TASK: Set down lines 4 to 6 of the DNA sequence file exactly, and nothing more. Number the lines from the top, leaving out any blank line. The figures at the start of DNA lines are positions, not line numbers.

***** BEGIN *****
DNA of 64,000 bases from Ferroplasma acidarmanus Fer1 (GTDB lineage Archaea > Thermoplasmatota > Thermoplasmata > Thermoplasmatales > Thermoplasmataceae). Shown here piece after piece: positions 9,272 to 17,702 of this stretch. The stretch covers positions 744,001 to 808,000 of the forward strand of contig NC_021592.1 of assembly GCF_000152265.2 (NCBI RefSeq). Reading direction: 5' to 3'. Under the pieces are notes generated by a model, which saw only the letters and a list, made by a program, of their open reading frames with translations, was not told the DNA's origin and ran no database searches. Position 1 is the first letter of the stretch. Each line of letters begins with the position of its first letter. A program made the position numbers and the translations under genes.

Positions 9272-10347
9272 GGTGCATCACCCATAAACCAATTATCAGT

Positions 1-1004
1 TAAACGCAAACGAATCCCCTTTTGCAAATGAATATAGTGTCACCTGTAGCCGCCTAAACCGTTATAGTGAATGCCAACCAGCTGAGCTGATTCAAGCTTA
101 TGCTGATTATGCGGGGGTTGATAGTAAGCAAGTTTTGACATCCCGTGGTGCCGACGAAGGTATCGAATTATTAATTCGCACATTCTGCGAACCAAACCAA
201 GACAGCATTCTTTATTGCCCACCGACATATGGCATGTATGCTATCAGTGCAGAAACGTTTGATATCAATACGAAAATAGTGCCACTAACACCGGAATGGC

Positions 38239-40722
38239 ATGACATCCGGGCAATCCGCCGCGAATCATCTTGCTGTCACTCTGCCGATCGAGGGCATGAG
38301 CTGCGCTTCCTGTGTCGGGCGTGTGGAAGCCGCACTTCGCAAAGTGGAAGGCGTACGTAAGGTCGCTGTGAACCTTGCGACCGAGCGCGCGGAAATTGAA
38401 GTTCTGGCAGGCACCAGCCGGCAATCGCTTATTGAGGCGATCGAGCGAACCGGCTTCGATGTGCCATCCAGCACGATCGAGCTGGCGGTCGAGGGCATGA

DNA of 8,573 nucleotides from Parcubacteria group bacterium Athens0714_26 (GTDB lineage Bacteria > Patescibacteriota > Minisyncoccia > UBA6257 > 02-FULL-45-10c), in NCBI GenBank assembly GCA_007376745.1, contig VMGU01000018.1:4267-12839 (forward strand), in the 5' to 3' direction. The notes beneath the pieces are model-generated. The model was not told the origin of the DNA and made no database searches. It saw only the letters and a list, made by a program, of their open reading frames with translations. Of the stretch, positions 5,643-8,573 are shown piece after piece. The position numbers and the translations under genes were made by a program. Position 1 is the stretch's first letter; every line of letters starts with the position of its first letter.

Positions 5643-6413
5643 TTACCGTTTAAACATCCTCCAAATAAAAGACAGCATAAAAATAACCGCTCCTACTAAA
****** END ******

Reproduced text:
Positions 1-1004
1 TAAACGCAAACGAATCCCCTTTTGCAAATGAATATAGTGTCACCTGTAGCCGCCTAAACCGTTATAGTGAATGCCAACCAGCTGAGCTGATTCAAGCTTA
101 TGCTGATTATGCGGGGGTTGATAGTAAGCAAGTTTTGACATCCCGTGGTGCCGACGAAGGTATCGAATTATTAATTCGCACATTCTGCGAACCAAACCAA